Vegas judge jails unhappy customer

Diana Bickel is upset with the east side jewelry store called Tower of Jewels, at 896 E. Sahara Ave. She contends a one-carat engagement diamond which jewelers at the store set in a ring at her behest proceeded to fall out of its setting one month later.

Tower of Jewels attorney Aaron Maurice says store owner Jack Weinstein believed the dispute had been resolved through the offices of the Better Business Bureau — Ms. Bickel was supposed to get a discount on another diamond.

But the merits of the dispute aren’t important. What’s important is that Ms. Bickel decided to start picketing the store last month, carrying signs that read “I have a problem with Tower Jewels” and “I want my cash back Jack.”

Last month, District Court Judge Susan Johnson looked into the ownership of the sidewalk in question, which sits on the border between Clark County and the city of Las Vegas. On Jan. 22, her honor ruled the sidewalk belongs to the business and issued a restraining order, commanding Ms. Bickel to stop exercising her First Amendment rights to free speech on the sidewalk in front of the store.

Ms. Bickel returned to the nearby street corner, obeying the pedestrian walk signal, carrying her signs out into the middle of the street at each change of the light.

On Feb. 5, Judge Susan Johnson held Ms. Bickel in contempt, ordering her to pay a $500 fine and immediately sending the disgruntled customer to jail, where she was to serve two days.

Judge Johnson was and is dead wrong. She certainly cannot claim Mr. Weinstein’s jewelry store owns the pedestrian crosswalk across Sahara Ave., where Ms. Bickel most recently walked. (In fact, lawyers for the Tower of Jewels actually contend their client controls the light pole where Ms. Bickel pushed the button for her “walk” light. The mind boggles. Are pedestrians of every age and state of fitness supposed to enter the store and ask permission to cross the street, or just run out in traffic like young bravos running with the bills in Pamplona? How much rent does the city pay Mr. Weinstein to locate its light poles on “his” sidewalk?)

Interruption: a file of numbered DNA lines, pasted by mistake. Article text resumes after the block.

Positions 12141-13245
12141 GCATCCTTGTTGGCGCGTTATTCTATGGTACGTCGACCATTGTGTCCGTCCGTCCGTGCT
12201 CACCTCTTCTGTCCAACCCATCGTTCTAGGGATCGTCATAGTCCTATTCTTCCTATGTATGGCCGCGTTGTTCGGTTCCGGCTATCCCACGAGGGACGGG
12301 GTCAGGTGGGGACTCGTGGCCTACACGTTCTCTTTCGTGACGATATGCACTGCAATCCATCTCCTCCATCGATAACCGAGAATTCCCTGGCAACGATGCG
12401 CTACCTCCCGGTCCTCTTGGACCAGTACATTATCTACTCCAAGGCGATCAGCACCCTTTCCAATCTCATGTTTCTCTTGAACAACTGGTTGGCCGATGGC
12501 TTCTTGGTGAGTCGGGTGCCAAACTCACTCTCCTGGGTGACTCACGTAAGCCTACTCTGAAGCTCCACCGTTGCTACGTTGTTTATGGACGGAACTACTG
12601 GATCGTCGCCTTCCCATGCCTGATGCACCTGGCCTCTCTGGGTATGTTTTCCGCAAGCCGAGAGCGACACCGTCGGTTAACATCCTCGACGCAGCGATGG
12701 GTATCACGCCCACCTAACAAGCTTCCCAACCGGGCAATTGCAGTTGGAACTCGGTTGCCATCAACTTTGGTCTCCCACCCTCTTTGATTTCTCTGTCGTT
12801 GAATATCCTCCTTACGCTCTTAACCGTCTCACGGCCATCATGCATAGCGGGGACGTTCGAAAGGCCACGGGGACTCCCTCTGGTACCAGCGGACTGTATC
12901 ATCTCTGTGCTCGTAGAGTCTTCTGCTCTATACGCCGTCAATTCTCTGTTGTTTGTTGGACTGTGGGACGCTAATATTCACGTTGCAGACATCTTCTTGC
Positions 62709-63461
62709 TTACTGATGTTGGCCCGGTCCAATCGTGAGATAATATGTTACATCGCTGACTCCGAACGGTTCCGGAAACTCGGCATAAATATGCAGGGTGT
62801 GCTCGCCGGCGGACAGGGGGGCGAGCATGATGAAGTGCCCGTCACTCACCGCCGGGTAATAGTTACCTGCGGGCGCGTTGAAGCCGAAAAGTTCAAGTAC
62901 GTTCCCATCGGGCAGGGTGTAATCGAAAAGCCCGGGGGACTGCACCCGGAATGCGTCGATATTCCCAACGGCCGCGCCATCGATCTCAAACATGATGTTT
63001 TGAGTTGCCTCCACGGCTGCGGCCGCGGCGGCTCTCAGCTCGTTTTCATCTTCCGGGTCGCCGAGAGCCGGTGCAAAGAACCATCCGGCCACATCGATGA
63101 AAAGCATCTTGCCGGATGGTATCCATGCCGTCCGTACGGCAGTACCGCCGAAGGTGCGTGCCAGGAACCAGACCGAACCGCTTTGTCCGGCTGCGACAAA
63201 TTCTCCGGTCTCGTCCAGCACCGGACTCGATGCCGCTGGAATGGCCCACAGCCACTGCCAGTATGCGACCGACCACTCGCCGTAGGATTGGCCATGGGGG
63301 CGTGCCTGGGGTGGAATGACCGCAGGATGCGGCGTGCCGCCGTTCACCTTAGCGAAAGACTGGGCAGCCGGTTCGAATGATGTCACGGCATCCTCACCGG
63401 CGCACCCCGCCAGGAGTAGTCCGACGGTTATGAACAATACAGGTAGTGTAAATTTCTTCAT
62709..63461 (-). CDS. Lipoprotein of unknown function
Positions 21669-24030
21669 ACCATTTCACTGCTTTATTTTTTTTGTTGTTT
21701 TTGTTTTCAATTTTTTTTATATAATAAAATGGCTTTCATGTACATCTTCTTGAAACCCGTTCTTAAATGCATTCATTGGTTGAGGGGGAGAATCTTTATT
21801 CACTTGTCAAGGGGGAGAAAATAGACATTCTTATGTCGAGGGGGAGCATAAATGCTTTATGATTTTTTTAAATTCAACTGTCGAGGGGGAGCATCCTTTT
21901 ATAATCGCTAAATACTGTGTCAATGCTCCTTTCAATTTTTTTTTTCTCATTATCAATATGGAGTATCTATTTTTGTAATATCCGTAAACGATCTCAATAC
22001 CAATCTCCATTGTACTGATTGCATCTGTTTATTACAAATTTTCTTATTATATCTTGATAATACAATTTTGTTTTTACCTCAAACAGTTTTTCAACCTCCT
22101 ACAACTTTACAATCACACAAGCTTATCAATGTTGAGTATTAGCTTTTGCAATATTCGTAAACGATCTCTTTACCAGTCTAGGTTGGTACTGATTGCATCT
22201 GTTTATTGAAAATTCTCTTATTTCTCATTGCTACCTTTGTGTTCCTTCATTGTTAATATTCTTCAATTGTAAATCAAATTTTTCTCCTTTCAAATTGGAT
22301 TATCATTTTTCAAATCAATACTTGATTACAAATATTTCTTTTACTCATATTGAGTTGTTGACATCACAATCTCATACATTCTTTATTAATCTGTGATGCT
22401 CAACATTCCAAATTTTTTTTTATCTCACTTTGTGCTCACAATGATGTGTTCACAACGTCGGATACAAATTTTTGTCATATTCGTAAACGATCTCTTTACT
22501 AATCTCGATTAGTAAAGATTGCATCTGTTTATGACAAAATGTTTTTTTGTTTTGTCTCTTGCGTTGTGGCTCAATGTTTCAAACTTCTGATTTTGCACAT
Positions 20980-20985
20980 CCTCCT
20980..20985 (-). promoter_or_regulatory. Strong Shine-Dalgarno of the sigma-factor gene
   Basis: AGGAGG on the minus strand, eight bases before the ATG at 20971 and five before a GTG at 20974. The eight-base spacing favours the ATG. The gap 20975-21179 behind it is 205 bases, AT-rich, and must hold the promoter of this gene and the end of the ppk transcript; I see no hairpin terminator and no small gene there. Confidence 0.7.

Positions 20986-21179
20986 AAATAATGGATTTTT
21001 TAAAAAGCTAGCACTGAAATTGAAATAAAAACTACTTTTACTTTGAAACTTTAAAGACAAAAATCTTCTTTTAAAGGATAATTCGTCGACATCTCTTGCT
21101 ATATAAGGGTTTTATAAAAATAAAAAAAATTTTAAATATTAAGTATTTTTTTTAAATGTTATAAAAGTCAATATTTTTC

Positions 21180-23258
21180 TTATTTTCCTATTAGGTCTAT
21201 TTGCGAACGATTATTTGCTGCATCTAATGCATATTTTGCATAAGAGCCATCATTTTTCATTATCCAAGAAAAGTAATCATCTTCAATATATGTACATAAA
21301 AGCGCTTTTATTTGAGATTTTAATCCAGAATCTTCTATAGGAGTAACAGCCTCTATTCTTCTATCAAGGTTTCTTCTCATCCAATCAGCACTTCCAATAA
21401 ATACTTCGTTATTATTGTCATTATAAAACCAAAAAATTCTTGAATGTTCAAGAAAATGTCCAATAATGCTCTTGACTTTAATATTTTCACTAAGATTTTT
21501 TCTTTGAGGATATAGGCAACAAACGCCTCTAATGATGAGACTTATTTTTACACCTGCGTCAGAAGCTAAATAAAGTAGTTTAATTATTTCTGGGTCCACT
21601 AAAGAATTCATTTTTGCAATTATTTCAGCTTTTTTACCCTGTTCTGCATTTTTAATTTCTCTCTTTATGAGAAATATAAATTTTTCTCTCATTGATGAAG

But even on the matter of the ownership of the sidewalk directly in front of the store — who cares?

Are we to believe the owners of the Tower of Jewels could bar residents of Asian of African descent from using that part of the sidewalk, if they so desired? Could they bar passers-by from speaking Spanish or Shoshone on that sidewalk?

Heck, in this town, if it was the Culinary Union that had a grievance with Mr. Weinstein, they’d be free to build shacks on that sidewalk, fully equipped with cots, hotplates, and bullhorns.

In a directly related case, owners of the quasi-private Fremont Street Experience sought to bar panhandlers and solicitors from their outdoor pedestrian thoroughfares. They even went so far as to win approval of a municipal ordinance to that effect.

The 9th District Court of Appeals — which has jurisdiction over Judge Johnson’s court — promptly threw out that ordinance in 2003, ruling it unconstitutional.

According to that ruling, “Factors considered in determining whether an area constitutes a traditional public forum for First Amendment purposes are: 1. the actual use and purposes of the property, particularly the status as a public thoroughfare and availability of free public access to the area; 2. the area’s physical characteristics, including its location and existence of clear boundaries delimiting the area; and; 3. traditional or historic use of both the property in question and other similar properties.”

No matter who owns the underlying property, it’s a public sidewalk.

Yes, the judge would have a right and duty to intervene if it was shown Ms. Bickel had assaulted, blocked, or willfully intimidated other customers. But that’s not the issue under review.

The American Civil Liberties Union has now taken an interest in the case, vowing to journey to federal court to confirm Ms. Bickel’s right to carry signs on a public walkway.

They have a strong case. And anyone thinking of challenging Judge Johnson for her seat now has a strong issue, as well. Exercise your free-speech rights in Judge Johnson’s jurisdiction: Go to jail.

Comments are closed.